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How to Perform a DIY Security Audit

A security audit can be an important measure of your organization's readiness to fight off cyber attackers, but you have to do the right audit of the right stuff.

By now, you've heard plenty of horror stories about malware and phishing attacks, you know about ransomware, and you've heard about how foreign governments are helping attack major companies in the US. It's all pretty alarming, but those stories don't really provide much guidance on what you can do to protect your business. 

One good way to learn whether you're protected sufficiently is to have a security audit. This will take you through the process of finding security errors and vulnerabilities in your network configuration. But be aware, while you can venture forth on your own, some types of audits require an outside professional.

First, here are some questions that need to be answered.

  • What type of audit? If it's a formal compliance audit, you'll need to involve a third party to certify your compliance. If you're confirming readiness for regulations such as the GDPR or CCPA, you'll need to download the requirements and use them as a guide.
  • Who is going to perform the audit? The person on your staff who is primarily responsible for security should not conduct the audit. You need a fresh set of eyes.
  • Do you suspect fraud or some other illegal or unethical activity? If you suspect criminal activity, you need to involve law enforcement. Otherwise, you should involve someone not suspected of participation.

But if you're looking for an indication of your overall security, you can do the audit yourself once you've appointed the staff member who will direct it. First, you need to look at the big picture:

  • Determine the scope of the audit. You can't audit everything at once. Perhaps you can audit the security of your website, your ecommerce operation, or your internal network. You may also consider testing your ability to recover data from backup.
  • Decide on the goal. If you're just trying to detect obvious gaps, you may not need a detailed report.

Now you need to divide your security picture into areas of focus. You may want to do these separately, or involve multiple people and do more at once.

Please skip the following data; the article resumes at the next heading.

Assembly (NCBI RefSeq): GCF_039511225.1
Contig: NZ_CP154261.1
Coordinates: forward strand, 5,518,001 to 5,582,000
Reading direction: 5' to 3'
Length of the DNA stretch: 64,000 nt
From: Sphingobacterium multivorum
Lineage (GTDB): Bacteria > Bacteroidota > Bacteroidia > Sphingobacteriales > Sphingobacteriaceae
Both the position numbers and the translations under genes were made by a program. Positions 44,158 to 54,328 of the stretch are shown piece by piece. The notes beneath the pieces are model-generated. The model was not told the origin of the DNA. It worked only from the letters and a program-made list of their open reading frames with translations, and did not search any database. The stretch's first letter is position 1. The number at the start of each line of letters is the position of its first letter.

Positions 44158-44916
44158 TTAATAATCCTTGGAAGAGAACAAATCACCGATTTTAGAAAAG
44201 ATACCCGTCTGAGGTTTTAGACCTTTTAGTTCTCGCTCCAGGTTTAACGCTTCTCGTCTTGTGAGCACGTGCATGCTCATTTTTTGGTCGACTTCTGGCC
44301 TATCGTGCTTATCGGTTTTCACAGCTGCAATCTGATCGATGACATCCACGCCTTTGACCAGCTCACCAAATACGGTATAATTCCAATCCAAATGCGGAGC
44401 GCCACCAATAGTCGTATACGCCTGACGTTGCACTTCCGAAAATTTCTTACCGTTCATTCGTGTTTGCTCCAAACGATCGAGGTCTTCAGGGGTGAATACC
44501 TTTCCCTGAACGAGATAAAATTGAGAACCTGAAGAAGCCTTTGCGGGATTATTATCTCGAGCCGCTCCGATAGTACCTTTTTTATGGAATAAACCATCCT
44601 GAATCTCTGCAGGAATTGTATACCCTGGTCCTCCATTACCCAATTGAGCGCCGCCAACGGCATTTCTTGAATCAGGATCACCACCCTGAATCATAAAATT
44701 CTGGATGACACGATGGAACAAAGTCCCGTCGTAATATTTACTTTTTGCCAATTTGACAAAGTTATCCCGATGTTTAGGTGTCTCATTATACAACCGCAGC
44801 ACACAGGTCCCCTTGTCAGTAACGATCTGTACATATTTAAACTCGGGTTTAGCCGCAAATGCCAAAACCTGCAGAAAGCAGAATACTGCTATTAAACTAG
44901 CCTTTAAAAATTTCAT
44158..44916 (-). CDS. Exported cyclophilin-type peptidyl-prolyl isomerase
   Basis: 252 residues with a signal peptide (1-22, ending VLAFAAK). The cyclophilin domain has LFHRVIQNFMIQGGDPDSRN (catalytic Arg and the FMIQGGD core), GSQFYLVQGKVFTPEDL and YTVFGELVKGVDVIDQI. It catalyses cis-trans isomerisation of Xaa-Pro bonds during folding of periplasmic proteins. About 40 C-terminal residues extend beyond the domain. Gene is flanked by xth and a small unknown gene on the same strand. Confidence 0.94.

Physical Security

If the bad guys have physical access to your network, they can do anything they want. You'll need to make sure.

  • All network equipment, including servers, switches, and routers are behind a locked door.
  • Access to network equipment uses a method of recording entry and exit, such as an electronic combination lock or (preferably) a key card system.
  • Access is monitored through video or personnel.
  • Alarms are in place for unauthorized entry, fire, flooding, smoke, and other environmental hazards. These alarms should be monitored.

Access Security

By now you know that you have to control access to your data. That's why you have passwords.

  • Confirm that you have basic access security in place, such as passwords, and that you have basic requirements as to their length, complexity, and frequency of updates. You may also want to include biometrics as an access method.
  • Confirm that access is limited to those who have a specific need for the data.
  • Confirm that all corporate data, including your company phone directory and email directory, are protected with access control.
  • Check for network segmentation by function. This means that some job functions are prevented from having access to inappropriate areas on your network. Your forklift drivers probably don't need access to the accounting network, and the HVAC repair contractor doesn't need access to the point of sale network.
  • Confirm that internet-facing services, such as your website, are separated from your internal corporate network. This means completely separate--on a totally different network.